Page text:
Vine Sphinx
The Nessus Sphinx has a stout abdomen with two bright yellow bands and a tuft at the end.  The upperside of its wings are a dark red to chocolate brown, and its hindwings have a red-orange band with a yellowish fringe.  Its wingspan is 1.5 to just over 2 inches, flying during the day and at dusk, from March to May and July to September.  The Vine Sphinx has dark brown forewings with a striking pattern of thick, pale bands and three fine pinkish veins, and hindwings with a pink patch along the inner edge.  Its wingspan is 3.5 to just over 4 inches, flying mainly at dusk, from April to May and July to October.

Eight-spotted Forester
Eight-spotted Forester Caterpillar
Part of the Noctuidae family, the Eight-spotted Forester has black forewings with two pale yellow spots and inconspicuous metallic blue bands, and hindwings that are black with white spots at the base and in the middle.  Its black body has pale yellow at the base of the forewing, orange fringe on its front and middle legs, and like many species in this family, when perched it holds its wings above its body like a roof.  With a wingspan of 1.0 to 1.5 inches, it flies during the day, most commonly from February to May.  With black wings and body spotted with white, the Mournful Thyris is a member of the Thyrididae family, generally small moths with stout bodies and relatively short wings, that perch in a distinctive position with a raised body and outspread wings.  Its wingspan is just over 0.5 to just under 1.0 inch, flying mainly during the day, from April to August.  

Mournful Thyris

Whether you are looking for a hardy vine for your summer garden, or just a profitable plant for serving the needs of several species of native wildlife, look no further than the gainful grape!


Monday, June 4, 2018

Whiptails & Racerunners

Common Spotted Whiptail
Small to medium-sized slender lizards, whiptails and racerunners can be distinguished from other lizard species by their generally granular dorsal (topside) scales, larger rectangular ventral (underside) scales arranged in transverse rows, long tails, and forked, snake-like tongues. Additionally, these species belong to the genus Aspidoscelis, from the Greek aspido or ‘shield’ and skelos or ‘leg’, relating to their well-developed limbs that enable them to sprint at rapid speeds. Terrestrial and diurnal, these lizards are primarily carnivorous or insectivorous, actively foraging for food while temperatures are warm, and quickly skirting between objects for cover.  Of the 22 species occurring in the southwest, Central Texas is home to the Common Spotted Whiptail (Aspidoscelis gularis) and Six-lined Racerunner (Aspidoscelis sexlineata).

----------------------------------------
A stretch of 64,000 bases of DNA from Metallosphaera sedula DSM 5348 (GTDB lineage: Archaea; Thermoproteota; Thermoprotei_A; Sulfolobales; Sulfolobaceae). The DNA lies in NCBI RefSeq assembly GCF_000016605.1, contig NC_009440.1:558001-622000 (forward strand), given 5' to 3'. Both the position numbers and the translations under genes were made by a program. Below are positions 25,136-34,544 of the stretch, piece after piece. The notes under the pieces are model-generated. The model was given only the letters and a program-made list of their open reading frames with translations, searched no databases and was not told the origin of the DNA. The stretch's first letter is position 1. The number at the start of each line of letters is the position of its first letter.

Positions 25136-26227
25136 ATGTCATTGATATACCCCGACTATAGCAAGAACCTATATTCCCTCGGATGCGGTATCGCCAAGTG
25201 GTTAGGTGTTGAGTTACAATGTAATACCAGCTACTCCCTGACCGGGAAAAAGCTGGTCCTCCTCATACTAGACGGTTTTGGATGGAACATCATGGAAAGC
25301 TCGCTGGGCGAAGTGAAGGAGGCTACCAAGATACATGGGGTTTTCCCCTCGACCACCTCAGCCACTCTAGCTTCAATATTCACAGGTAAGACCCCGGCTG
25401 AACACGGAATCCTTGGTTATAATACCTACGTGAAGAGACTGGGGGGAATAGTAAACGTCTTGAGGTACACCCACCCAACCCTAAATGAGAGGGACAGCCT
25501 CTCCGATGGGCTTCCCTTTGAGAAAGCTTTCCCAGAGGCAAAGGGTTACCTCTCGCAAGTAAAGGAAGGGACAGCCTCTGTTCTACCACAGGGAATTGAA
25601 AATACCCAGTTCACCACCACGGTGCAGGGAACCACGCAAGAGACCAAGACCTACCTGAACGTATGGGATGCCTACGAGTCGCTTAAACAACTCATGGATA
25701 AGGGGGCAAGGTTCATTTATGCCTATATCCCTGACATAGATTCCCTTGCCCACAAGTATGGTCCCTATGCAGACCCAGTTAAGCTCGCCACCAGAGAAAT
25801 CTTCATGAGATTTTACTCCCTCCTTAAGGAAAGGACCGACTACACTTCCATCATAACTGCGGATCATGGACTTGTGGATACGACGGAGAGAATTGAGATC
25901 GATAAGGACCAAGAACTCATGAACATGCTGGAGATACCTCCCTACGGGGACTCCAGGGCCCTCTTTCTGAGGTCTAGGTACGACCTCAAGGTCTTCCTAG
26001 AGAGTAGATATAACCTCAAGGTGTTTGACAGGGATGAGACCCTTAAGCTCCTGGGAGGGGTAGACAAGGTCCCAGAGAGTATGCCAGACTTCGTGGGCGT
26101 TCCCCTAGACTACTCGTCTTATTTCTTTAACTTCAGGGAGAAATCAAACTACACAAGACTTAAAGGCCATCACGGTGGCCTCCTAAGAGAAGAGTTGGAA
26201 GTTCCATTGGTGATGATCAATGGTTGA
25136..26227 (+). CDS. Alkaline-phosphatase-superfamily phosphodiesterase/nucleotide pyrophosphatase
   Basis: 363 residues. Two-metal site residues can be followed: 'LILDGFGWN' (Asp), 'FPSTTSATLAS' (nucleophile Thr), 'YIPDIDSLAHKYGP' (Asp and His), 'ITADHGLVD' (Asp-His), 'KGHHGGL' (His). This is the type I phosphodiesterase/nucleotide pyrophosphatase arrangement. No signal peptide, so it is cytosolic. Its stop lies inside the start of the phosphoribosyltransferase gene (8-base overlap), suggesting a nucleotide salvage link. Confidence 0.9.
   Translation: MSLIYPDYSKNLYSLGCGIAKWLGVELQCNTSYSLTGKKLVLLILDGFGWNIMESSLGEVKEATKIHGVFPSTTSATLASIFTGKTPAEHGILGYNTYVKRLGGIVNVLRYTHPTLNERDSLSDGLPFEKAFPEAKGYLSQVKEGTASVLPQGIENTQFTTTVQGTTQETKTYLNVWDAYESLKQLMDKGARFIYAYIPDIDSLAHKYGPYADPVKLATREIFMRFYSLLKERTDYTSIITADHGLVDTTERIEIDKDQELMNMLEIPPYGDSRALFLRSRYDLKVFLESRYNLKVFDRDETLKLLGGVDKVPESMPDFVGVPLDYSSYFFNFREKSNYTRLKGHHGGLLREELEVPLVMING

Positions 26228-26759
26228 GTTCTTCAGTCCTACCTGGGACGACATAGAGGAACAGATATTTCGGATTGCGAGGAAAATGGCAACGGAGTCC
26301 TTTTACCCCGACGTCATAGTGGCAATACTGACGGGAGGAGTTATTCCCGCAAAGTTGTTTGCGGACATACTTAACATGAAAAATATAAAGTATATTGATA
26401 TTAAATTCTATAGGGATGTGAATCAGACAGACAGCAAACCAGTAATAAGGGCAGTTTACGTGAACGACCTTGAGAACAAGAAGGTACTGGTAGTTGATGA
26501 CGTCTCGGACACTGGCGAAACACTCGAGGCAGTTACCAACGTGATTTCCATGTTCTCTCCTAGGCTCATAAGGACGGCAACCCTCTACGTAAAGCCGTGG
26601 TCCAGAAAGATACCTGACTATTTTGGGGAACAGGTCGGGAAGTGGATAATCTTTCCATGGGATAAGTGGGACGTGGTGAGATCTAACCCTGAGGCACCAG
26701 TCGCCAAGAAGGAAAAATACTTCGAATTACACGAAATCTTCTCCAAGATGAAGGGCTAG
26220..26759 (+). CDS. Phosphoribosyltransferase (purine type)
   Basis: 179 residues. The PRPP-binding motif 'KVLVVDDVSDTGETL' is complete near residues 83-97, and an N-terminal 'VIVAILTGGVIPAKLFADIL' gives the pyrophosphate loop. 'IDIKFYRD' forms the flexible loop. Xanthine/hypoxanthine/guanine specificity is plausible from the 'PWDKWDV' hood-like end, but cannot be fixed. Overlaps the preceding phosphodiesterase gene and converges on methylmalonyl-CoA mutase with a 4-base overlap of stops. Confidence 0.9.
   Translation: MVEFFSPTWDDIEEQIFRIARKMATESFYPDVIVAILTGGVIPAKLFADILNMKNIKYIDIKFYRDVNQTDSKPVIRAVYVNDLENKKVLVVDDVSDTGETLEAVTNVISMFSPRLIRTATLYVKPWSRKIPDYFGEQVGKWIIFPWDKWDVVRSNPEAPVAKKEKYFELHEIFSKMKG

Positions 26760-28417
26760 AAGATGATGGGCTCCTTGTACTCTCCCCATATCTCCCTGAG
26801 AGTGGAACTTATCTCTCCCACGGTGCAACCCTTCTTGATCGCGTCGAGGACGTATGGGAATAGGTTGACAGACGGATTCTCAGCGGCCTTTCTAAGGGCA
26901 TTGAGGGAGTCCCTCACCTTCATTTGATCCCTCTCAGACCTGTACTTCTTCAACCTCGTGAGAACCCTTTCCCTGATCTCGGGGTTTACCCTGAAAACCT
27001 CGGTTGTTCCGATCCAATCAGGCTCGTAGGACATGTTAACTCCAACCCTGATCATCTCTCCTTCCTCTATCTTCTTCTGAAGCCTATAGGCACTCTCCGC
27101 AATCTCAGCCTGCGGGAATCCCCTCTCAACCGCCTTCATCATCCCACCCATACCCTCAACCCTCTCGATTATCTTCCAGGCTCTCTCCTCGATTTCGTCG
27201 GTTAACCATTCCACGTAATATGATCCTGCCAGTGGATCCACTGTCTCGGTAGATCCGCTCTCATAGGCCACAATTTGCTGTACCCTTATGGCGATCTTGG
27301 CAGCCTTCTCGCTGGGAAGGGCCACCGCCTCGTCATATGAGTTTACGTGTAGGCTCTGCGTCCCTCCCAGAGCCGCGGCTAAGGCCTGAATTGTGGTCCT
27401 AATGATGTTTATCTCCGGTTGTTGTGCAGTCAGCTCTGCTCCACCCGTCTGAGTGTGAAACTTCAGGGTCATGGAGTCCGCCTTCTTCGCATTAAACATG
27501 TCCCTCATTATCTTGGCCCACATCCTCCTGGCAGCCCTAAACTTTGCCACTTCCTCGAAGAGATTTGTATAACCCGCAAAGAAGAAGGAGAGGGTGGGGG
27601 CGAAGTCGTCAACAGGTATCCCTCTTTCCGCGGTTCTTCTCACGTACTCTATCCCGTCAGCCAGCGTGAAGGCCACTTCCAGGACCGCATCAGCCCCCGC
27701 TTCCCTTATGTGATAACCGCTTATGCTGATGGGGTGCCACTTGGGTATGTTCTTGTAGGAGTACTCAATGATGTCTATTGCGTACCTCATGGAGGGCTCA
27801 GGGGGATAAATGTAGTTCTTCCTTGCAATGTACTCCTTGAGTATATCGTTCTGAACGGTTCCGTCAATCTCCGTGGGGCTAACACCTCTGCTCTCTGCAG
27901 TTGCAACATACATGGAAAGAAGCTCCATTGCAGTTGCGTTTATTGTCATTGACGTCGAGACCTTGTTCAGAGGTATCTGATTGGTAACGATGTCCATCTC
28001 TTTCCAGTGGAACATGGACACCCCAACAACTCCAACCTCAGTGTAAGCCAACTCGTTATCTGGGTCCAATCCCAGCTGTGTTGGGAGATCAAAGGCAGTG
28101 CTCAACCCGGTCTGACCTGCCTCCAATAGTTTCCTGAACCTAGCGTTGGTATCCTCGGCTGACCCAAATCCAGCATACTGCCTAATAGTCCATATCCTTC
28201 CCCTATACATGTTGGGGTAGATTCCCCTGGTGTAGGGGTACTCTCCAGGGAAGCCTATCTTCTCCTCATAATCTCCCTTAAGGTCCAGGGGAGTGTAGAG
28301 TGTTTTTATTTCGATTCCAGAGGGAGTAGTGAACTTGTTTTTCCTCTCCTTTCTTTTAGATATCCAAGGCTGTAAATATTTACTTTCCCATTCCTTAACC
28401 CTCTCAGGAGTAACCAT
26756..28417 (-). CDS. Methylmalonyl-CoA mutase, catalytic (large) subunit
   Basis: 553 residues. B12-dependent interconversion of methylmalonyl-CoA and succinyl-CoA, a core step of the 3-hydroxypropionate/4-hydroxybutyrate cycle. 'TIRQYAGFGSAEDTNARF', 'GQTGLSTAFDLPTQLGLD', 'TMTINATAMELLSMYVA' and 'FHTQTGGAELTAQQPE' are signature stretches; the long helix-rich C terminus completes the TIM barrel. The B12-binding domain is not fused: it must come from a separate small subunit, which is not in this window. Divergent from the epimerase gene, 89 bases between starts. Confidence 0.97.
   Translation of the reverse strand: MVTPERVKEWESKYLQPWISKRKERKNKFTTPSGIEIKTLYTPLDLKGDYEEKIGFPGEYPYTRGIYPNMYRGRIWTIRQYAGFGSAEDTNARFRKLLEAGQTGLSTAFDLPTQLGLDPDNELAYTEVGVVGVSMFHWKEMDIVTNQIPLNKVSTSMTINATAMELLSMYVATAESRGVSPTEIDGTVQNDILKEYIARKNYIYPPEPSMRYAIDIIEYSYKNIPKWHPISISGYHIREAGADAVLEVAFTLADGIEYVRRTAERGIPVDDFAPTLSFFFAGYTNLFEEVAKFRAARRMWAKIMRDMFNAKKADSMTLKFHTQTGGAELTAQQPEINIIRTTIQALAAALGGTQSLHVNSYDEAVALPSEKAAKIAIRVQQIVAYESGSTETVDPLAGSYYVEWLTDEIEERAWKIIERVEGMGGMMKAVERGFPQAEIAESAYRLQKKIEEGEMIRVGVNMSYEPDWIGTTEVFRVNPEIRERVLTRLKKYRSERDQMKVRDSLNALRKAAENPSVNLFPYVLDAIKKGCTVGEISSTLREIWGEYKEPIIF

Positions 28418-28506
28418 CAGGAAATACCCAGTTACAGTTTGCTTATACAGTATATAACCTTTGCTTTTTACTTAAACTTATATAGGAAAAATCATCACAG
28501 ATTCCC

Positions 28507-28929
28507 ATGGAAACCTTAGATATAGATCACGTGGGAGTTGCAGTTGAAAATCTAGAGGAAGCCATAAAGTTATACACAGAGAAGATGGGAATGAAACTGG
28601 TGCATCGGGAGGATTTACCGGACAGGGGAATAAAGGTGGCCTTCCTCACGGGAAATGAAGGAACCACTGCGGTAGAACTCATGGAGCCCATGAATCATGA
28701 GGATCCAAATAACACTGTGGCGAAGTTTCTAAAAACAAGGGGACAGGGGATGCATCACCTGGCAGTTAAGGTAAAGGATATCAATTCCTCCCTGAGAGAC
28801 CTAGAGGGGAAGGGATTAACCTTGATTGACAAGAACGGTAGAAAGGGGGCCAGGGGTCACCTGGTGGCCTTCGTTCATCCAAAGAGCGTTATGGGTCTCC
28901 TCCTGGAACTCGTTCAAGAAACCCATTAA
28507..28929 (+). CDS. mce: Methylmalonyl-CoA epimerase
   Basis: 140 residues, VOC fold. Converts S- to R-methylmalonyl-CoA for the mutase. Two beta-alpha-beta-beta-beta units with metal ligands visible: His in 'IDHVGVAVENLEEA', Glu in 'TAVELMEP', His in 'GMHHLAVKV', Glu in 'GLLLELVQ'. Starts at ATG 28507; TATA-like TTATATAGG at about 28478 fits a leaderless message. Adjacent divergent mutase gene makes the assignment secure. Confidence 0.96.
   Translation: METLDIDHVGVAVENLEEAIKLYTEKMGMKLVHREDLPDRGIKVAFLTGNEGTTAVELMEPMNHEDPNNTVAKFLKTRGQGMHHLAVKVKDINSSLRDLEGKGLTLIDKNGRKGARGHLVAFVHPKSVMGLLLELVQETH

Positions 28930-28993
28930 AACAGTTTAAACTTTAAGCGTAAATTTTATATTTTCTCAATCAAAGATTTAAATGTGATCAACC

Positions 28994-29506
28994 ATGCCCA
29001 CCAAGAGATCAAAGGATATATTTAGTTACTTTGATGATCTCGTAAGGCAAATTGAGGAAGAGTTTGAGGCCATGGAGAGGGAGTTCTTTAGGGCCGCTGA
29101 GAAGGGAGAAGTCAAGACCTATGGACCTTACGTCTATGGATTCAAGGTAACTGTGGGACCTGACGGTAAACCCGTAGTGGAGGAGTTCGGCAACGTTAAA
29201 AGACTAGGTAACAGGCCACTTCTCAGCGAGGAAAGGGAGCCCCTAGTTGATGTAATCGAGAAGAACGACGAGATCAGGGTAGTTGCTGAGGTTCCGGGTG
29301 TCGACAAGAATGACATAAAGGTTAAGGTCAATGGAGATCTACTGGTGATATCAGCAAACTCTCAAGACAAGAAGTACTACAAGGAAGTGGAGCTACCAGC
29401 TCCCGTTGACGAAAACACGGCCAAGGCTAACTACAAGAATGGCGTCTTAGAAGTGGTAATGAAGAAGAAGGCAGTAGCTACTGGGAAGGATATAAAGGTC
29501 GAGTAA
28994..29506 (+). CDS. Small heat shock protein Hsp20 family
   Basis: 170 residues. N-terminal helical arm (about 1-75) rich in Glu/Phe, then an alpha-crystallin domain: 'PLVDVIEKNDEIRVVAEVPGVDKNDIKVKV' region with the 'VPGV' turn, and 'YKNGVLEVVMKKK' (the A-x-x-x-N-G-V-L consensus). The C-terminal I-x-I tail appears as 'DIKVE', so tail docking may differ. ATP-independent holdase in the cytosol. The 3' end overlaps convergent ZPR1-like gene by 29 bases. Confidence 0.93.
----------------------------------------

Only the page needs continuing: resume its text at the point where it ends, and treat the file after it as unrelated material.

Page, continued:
Common Spotted Whiptail



The Common Spotted Whiptail has a brownish-green body with 7 to 8 longitudinal yellowish-white stripes and similarly colored spots in the margins.  Its tail is up to twice the length of its body, reaching a total length of just about 12 inches.  It is found in prairies, grasslands, rocky hillsides, dense thickets, and canyon bottoms, often near water.  Males are larger than females, having a red, orange, or pinkish throat and sometimes a blue or light blue belly.  Females have a white or cream-colored underside, and lay 1 to 8 eggs in July, typically in a separate chamber of their underground burrow, sometimes as deep as 11 inches.  These lizards scare easily and often retreat in a straight line, but can best be viewed from April through August when their insect prey are most abundant.

Six-lined Racerunner